Miss Cathy was taken for a series of pre-tests alone while I gladly lounged in the reception area that felt more like an upscale hotel lobby.
I rejoined her when she was taken back to another exam room for a more extensive eye exam with (yet) another assistant (assistants, assistants, everywhere but nary a doctor to doc).
We’d been forewarned that our visit would take a few hours. At just about the two hour mark the doctor came in to greet us.
Dr GG was personable and polite, as inviting and elegant as his outer office.
He made Miss Cathy feel at ease, which in itself made the long drive worthwhile.
And more importantly he didn’t seem as perplexed as the other doctors who’d been confronted with her dilemma.
He asked Miss Cathy pointed questions and answered her queries, which were many.
I told him about our meetings with all the various and sundry other doctors, our ‘long days journey to sight’ as it were.
He listened intently as I went through my notes, telling him that ultimately all the doctors seemed confounded and perplexed, each kicking the (eye) ball down the road to the other for diagnosis.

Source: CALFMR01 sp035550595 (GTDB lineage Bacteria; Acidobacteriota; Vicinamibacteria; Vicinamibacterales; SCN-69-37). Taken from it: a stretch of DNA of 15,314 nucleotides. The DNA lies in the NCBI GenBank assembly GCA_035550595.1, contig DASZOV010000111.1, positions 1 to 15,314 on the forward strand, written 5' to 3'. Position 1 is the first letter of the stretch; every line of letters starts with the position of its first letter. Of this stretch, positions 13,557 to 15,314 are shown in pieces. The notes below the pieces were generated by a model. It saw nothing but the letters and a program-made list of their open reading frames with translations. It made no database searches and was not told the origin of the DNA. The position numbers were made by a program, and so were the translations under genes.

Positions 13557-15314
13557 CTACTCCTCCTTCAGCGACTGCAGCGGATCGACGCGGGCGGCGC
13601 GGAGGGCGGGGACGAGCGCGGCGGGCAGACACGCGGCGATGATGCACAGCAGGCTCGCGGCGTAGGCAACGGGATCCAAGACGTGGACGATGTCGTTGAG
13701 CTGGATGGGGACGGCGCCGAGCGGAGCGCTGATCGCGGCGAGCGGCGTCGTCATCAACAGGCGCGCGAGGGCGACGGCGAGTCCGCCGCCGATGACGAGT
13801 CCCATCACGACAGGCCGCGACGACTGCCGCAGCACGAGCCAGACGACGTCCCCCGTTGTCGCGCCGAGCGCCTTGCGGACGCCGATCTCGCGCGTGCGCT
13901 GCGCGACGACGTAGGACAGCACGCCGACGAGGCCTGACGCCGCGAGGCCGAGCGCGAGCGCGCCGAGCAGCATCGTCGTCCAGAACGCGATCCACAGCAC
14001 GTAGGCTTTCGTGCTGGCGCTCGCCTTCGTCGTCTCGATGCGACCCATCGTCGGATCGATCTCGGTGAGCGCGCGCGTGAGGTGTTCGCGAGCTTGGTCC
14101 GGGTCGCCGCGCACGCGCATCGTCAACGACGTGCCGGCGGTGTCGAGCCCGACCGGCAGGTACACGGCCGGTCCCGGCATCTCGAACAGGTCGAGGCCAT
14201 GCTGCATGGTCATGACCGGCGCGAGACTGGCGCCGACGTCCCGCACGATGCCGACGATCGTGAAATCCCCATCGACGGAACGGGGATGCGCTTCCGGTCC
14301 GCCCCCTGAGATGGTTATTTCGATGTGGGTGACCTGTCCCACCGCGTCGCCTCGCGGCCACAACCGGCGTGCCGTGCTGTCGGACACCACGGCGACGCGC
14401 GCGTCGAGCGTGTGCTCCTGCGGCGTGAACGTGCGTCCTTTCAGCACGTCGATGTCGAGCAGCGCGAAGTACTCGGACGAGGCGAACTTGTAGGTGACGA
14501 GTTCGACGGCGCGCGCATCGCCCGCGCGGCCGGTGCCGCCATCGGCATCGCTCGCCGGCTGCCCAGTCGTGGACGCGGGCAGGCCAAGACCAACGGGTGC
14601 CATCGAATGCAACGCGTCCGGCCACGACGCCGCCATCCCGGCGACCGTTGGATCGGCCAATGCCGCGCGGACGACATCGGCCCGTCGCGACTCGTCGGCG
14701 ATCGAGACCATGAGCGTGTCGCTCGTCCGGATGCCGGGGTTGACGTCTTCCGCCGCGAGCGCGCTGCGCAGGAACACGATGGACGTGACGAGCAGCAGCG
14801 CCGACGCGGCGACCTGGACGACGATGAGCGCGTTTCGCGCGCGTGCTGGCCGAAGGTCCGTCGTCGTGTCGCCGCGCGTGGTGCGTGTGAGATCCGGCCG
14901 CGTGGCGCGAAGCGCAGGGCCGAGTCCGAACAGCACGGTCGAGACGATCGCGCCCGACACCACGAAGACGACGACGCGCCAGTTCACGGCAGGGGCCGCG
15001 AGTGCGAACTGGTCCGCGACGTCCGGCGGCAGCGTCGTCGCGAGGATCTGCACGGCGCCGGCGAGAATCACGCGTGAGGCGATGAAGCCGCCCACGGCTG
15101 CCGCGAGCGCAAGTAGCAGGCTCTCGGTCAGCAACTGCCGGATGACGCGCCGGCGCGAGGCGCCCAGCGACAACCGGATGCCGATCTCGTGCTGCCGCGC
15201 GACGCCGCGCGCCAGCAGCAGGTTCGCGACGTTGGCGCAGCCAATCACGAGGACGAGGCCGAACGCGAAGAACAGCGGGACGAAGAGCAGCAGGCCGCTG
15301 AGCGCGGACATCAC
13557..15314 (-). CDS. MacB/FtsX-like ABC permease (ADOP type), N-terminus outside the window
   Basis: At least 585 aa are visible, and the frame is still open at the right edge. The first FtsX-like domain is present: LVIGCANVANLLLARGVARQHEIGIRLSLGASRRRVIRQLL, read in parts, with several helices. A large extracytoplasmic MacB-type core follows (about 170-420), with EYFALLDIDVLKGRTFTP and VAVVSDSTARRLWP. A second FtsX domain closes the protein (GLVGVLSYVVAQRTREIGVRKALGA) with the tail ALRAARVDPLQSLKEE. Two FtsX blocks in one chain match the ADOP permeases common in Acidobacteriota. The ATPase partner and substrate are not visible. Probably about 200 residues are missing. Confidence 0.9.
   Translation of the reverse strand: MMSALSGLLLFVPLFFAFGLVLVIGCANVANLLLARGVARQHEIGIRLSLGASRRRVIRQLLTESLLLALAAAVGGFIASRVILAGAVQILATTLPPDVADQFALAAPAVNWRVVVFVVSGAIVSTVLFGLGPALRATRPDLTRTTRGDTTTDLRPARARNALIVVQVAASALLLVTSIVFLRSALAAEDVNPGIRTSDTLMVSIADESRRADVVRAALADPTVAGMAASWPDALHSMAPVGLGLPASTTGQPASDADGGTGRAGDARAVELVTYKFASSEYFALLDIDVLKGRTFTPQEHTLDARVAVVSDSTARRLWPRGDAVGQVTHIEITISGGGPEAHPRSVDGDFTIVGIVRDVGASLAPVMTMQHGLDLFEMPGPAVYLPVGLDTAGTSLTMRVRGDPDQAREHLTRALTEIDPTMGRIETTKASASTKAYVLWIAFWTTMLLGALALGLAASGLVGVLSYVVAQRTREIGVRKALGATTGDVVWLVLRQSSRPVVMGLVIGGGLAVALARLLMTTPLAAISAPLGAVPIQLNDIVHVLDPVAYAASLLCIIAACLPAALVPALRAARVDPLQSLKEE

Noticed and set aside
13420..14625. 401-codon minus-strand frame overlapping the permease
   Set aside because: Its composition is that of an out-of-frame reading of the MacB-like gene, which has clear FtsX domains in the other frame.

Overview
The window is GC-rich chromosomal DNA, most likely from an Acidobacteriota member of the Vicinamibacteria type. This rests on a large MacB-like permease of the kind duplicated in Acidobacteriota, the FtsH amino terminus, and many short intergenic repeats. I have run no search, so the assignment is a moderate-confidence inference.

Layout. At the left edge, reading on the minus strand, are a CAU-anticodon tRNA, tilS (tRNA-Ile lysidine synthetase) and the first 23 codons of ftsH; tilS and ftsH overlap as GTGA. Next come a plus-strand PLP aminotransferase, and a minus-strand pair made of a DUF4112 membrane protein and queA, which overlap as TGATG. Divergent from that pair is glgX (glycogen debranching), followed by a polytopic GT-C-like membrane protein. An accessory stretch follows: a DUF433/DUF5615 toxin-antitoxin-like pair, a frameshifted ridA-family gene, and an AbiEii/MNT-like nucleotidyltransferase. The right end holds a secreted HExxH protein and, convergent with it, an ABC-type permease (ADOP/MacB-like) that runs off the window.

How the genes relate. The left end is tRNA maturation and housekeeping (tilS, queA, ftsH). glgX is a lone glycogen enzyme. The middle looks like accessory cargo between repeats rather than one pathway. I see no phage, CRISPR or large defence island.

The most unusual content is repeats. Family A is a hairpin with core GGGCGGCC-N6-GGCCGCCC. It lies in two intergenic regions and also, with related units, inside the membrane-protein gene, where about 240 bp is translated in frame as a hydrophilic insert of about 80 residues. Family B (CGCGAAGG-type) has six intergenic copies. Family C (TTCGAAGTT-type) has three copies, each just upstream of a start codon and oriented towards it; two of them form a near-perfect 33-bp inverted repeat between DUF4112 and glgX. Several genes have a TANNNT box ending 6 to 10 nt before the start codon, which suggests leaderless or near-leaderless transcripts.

As for the cause of her vision loss and confusion he said, “The good news is that there is a possibility that her condition was related to having Alzheimer’s.” From what I could gather he was saying it seems that sometimes the brain can trick perfectly healthy, undamaged eyes into thinking they can not see.
Then he went on to explain that the bad news was that if this were the case there was no way to reverse the damage that’d been done or prevent further deterioration.
He also theorized that she could have suffered a series of small strokes that had gone undetected.
I mentioned that Dr A, the neurologist said that he ‘ruled out’ the possibility of a stroke, and that he made the statement on two separate occasions.
Dr GG ‘pricked up his ears’ upon hearing this, saying that just because a physician stated that something was ‘ruled out’ didn’t mean that there wasn’t a ‘possibility’ of its occurrence.
“Uh?”, was all I could think to myself.
He had me at “good news” until he switched gears and decided to give me a lesson in semantics.